The Gate to Eden
Some might think that the primitive conditions, struggle, and poverty of settlers in the Old West makes for an unromantic setting and in the wrong hands I can see where this would be true. Still, if done right, the West makes a spectacular backdrop for stories of strong, almost larger than life people making a life for themselves and falling deeply in love. Cathy McDavid’s tale of an impoverished widow struggling to make a living for herself and her deaf daughter is one of hardship, but ultimately also one of love and joy.
Maddie Campbell, like the other women of Eden, lost her husband to a mining disaster. The unscrupulous practices of the mine’s owner then forced her out of her home and into a shantytown where she and the other women who had nowhere else to go struggle to make a living for themselves. Some of them have been able to secure jobs in town, while the others tend to the children of the village. In addition, the women of Eden also augment their meager earnings by robbing the mine owners and those connected with them.
The mine owner has brought private investigator Scott McSween to town to catch the mysterious bandits. Scott is certain he will be able to unmask the man behind the crimes before moving on to his next town and next job, but he doesn’t count on his attraction to Maddie Campbell. Maddie is torn between her loyalty to her fellow widows in Eden and her own appreciation of Scott – not to mention her fear of exposure as one of the local bandits.
McDavid’s writing stands out because she manages to show the gritty realities of life for Maddie and yet she also gives readers a romantic story. Unlike the saintly lady bandits/smugglers/spies I’ve read in other historicals, Maddie faces moral dilemmas in what she does. She is not playing at anything, but really gets her hands dirty just like the rest of her band. The society set up by the widows of Eden is organized in a way that strains credibility at times, but Maddie’s inner conflicts and her budding relationship with Scott are touching. Even as I rolled my eyes at the sisterhood of the shantytown, I also found myself enjoying Maddie and Scott’s characters.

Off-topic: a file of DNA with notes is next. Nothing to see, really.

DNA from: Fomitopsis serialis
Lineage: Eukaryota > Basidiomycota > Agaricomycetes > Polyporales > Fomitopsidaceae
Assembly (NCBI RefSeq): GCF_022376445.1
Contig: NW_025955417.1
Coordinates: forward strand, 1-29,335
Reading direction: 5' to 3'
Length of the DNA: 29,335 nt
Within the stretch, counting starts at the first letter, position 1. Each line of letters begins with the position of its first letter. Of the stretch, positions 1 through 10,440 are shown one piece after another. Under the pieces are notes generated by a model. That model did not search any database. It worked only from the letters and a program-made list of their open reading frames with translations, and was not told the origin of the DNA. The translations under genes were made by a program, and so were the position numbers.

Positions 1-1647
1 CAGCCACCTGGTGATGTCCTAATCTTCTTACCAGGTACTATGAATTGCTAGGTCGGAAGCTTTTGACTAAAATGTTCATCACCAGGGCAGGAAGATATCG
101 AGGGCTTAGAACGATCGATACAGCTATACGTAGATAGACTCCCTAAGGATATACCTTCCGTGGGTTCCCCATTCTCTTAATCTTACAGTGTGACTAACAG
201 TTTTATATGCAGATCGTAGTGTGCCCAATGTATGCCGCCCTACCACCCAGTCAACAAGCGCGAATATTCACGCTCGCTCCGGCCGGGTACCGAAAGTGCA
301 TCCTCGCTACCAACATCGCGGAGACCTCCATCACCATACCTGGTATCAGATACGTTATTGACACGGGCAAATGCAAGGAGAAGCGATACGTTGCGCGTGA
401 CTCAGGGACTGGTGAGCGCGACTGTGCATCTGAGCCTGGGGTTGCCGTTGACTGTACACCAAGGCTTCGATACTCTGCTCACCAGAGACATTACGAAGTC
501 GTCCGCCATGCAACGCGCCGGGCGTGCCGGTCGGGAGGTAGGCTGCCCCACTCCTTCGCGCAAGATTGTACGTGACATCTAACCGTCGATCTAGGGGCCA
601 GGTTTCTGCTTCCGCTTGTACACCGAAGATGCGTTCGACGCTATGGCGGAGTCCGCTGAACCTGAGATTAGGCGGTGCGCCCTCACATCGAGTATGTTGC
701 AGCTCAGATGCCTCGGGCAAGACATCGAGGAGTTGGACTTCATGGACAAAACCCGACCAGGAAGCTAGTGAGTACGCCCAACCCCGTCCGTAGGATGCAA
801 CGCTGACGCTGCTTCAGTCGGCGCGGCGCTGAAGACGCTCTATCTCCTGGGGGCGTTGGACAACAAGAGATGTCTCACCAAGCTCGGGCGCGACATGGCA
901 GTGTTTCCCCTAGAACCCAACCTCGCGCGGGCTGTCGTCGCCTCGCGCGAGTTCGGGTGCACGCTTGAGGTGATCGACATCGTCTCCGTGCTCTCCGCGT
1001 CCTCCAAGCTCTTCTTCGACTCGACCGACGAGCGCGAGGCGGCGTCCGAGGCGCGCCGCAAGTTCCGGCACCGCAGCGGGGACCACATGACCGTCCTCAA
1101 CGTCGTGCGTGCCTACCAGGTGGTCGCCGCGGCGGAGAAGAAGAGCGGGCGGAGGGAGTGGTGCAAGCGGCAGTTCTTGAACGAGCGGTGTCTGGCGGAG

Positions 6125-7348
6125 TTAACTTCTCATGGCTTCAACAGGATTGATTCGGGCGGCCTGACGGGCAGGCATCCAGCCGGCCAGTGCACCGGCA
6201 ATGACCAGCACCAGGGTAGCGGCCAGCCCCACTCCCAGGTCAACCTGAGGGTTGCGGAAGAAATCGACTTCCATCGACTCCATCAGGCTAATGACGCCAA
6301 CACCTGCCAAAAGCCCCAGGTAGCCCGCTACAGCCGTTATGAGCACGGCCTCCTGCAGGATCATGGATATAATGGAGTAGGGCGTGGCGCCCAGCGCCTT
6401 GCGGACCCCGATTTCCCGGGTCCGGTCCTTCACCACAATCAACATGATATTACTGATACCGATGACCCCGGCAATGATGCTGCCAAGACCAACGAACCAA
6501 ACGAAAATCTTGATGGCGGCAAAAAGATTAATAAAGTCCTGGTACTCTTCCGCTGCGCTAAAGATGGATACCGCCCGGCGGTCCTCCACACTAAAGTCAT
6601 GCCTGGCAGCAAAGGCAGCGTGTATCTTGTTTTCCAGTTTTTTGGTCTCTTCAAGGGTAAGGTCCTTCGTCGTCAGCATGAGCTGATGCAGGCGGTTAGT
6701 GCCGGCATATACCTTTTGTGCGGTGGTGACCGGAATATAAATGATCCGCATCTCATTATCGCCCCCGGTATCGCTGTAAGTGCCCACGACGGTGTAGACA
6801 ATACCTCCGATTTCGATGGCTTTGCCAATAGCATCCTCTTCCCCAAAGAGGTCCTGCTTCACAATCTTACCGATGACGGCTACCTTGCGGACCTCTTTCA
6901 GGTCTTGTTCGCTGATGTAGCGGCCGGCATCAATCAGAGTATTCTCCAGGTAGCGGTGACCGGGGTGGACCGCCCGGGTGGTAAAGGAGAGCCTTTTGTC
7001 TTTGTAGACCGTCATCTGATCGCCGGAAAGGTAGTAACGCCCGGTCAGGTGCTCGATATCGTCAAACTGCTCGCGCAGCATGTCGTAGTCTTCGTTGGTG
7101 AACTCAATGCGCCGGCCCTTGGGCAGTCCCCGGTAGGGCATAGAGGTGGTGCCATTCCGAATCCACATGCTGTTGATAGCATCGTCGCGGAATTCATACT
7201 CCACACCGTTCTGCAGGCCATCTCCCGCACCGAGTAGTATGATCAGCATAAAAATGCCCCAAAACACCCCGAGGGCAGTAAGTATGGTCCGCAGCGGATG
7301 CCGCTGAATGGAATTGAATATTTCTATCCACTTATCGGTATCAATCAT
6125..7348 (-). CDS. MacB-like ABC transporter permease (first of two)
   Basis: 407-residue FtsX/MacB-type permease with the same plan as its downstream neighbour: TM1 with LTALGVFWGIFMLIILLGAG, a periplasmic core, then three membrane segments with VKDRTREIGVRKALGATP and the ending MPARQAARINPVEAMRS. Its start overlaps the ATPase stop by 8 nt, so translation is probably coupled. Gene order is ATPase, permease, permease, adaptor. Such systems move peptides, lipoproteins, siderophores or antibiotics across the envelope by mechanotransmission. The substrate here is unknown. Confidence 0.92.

The pacing of this story flows nicely as well. There is plenty of action and drama, but time is also devoted simply to Scott and Maddie’s relationship, a balance many readers will appreciate. The plight of the mine widows is compelling and their efforts to eke out a living make for some interesting reading. In contrast, Scott’s determination to win Maddie’s heart is a spot of brightness in this bleak setting. Though Scott’s dark circumstances aren’t as readily visible as Maddie’s, they still exist and seeing Scott and Maddie heal each other makes for a very sweet tale.
McDavid’s story reminds us that beauty, joy, and hope can be found even in the harshest of places. In addition to a good adventure with an ending worthy of an old-fashioned melodrama, she gives readers a truly likable and hopeful love story. If you’re a fan of Westerns or if you simply want a chance to try a historical with a different setting, check this one out.